A street performer and a policeman have gotten into a very odd dialogue and a loose crowd gathers. The interpreter draws the stranger to the fringe of this sparse circle and whispers a running commentary as best he can into the stranger's bad ear:

"The juggling man insists that the only sure proof of anything resides in people's beliefs. The policeman is more philosophical and claims that there are certain facts which exist outside of language. The juggler grants this point but says it is no refutation. He calls the policeman by a friendly name, what you would say as Buddy or Mack in English, very comrade-like and what the Jews call a mensch. The policeman makes a joke on this name which is difficult to explain but is why the passings-by are laughing. The sense of it is that every Jack has a twin; it is something of a proverb, though even in our language it doesn't make sense exactly. Still it is a common remark, even little children would say this. The juggler applauds this turn by the policeman and yet insists that cleverness is no excuse for truth. It isn't so bold as that, more kinder. It refutes the policeman in a sense."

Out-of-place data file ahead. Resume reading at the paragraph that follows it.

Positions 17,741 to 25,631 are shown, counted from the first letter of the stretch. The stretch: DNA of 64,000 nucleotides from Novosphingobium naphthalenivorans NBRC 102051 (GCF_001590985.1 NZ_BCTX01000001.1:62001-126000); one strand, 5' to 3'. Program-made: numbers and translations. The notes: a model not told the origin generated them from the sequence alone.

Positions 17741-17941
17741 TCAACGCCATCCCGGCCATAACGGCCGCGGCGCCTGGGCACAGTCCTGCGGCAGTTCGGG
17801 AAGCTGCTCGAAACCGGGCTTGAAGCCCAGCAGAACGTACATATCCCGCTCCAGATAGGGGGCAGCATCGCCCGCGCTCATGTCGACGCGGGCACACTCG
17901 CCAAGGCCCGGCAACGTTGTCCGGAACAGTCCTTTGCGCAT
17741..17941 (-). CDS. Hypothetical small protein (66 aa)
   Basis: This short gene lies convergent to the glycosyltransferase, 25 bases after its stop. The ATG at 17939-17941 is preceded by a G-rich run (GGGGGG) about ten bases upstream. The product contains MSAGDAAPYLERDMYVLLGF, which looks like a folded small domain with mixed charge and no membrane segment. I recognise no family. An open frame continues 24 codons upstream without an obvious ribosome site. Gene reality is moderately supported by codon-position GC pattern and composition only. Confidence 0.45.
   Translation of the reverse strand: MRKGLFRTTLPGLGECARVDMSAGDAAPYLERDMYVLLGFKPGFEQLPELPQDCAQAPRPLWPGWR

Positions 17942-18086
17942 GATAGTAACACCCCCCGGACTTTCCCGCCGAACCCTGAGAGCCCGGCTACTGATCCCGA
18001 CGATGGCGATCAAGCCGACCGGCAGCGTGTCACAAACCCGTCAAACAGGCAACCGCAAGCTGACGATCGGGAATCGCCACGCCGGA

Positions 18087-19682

The stranger interrupts, whispering back in the guide's ear.

"Is he arresting him?"

"Of course not," says the guide, "Is a discussion."

And one times one is one, another young woman said quietly, not so much replying as knitting, meanwhile reaching absent - mindedly to close the space between the fingering grasses.